Fort McCoy News Oct. 13, 2017

Multiple police agencies train at post's CACTF

STORY & PHOTOS BY SCOTT T. STURKOL
Public Affairs Staff

The roar of a BearCat truck marked with "Sauk County" on the side could be heard rolling along a road at the Combined Arms Collective Training Facility (CACTF) on Sept. 20 at Fort McCoy as it transported a team of law-enforcement personnel to a training scenario.

The personnel came from police agencies throughout Wisconsin, and they were part of training taught by George Creamer of Integrated Tactical Concepts (ITC) LLC of Los Angeles. More than 50 personnel were taught in two courses over several days of training in September, including ITC's Tactical Armored Vehicle Operations and Operations courses.

"Each course is approximately 24 hours of training," said Creamer, owner and trainer of ITC. "What we did in the training at (Fort McCoy) included both classroom and practical exercises through field training."

Wisconsin law-enforcement personnel from several counties participate in a training scenario Sept. 20 at the Combined Arms Collective Training Facility at Fort McCoy.
Wisconsin law-enforcement personnel from several counties participate
in a training scenario Sept. 20 at the Combined Arms Collective Training
Facility at Fort McCoy.



An officer provides cover from the turret of a BearCat armored vehicle during a training scenario Sept. 20 at Fort McCoy’s Combined Arms Collective Training Facility.
An officer provides cover from the turret of a BearCat armored vehicle
during a training scenario Sept. 20 at Fort McCoy's Combined Arms
Collective Training Facility.

Law-enforcement officers from Milwaukee and Eau Claire, Dane, La Crosse, Sauk, and Oneida counties were among those who participated in the courses. The training was hosted and coordinated by the La Crosse County Sheriff's Office.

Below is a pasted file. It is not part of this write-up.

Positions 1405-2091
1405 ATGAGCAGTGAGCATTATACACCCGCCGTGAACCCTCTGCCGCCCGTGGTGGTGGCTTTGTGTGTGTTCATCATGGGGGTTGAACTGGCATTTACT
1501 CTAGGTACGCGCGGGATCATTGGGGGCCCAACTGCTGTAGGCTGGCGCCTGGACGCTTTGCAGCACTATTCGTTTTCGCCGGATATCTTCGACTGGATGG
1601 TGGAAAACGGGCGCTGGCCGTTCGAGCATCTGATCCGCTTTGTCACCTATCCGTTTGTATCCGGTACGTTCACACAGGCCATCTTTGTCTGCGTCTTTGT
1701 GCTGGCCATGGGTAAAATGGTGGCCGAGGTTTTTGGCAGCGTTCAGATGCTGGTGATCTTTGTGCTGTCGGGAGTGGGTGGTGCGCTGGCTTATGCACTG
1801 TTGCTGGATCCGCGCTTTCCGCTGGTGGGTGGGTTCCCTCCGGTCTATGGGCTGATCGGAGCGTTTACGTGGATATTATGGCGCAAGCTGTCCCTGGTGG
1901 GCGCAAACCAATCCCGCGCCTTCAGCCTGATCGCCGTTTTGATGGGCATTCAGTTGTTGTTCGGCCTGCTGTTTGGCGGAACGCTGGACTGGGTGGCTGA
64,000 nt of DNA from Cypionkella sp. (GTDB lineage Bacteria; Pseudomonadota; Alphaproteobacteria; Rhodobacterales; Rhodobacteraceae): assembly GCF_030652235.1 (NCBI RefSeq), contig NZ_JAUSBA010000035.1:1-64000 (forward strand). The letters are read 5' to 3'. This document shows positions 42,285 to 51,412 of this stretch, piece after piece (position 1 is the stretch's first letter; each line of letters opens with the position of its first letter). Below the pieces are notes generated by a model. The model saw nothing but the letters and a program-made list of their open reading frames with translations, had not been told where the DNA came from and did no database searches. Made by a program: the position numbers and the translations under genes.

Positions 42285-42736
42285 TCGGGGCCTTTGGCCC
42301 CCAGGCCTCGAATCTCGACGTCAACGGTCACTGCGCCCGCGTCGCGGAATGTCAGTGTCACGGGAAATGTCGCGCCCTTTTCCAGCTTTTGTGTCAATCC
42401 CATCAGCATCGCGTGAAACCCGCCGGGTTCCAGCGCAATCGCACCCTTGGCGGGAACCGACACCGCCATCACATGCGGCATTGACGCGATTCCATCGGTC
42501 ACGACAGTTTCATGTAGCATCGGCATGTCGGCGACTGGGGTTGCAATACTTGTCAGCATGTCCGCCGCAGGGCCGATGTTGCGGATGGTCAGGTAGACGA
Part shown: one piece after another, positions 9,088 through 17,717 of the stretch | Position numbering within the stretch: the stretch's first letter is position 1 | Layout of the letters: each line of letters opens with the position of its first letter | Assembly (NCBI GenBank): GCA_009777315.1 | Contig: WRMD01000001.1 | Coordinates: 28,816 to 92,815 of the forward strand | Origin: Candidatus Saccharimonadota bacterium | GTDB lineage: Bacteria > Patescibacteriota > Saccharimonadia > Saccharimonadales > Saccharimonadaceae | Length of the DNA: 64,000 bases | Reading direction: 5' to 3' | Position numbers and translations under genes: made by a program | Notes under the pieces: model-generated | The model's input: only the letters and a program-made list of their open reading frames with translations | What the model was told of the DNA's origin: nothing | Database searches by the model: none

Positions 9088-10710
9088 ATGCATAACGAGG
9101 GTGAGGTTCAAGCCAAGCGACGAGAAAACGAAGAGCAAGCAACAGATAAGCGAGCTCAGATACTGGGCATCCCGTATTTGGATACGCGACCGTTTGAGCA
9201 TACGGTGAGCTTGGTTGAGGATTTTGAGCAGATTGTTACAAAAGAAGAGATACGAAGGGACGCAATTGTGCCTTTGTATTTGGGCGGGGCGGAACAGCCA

The Tactical Armored Vehicle Operations Course is designed to expose law-enforcement tactical teams to the tactical capabilities of the Lenco fleet of armored vehicles, such as the BearCat, Creamer said. The course also focuses on deployment methods of the armored vehicle and helps the teams understand tactical situations where an armored vehicle can be used.

"This includes barricaded suspects, high-risk warrant service, hostage rescues, civilian evacuations, and rescue operations," according to the course description at www.integratedtacticalconcepts.com.

At the CACTF, the Wisconsin law-enforcement personnel practiced tactics, techniques, and procedures to use the BearCat as well as other law-enforcement skills. Three BearCat armored vehicles were used for the training, including those from Sauk, La Crosse, and Eau Claire counties.

CACTF Manager Tom Hoff with contractor Advanced Systems Technology said the CACTF complex is an ideal location for law-enforcement training as well as other types of training, such as technical rescue for firefighters as well as urban operations training for service members.

"We've even had medical-evacuation training here with Blackhawk helicopters," Hoff said. "The CACTF is set up to be as realistic as a training environment as possible so the people who train here can train in ways that are as close to a real-world situation as possible."

The support buildings in the CACTF complex represent multistory residential, commercial, government, business, and industrial operations, Hoff said. Underground tunnel and sewer training areas also are on site. The complex also includes a subway station building and a Structure Collapse Venue Site, which can support rescue training by firefighters and other emergency responders.
Hoff said the facility offers an especially great training opportunity for law-enforcement personnel.

"Besides being one of the most realistic training environments available in this part of the country, we also have the after-action review (AAR) capability that really adds to the training capabilities," Hoff said. "You are only limited by your imagination in the types of training that can be done here."

The CACTF has approximately 80 percent camera coverage of the facility interiors as well as three exterior cameras. People training there also have the capability to stream in audio and other effects to simulate the "sights, sounds, and smells" of combat operations and more. There also is a 100-seat AAR theater available for use.

During the third week of September, nearly a dozen law-enforcement agencies trained at the installation, according to Range Scheduling with the Directorate of Plans, Training, Mobilization and Security (DPTMS). The CACTF falls under DPTMS management for the overall Fort McCoy Range Complex.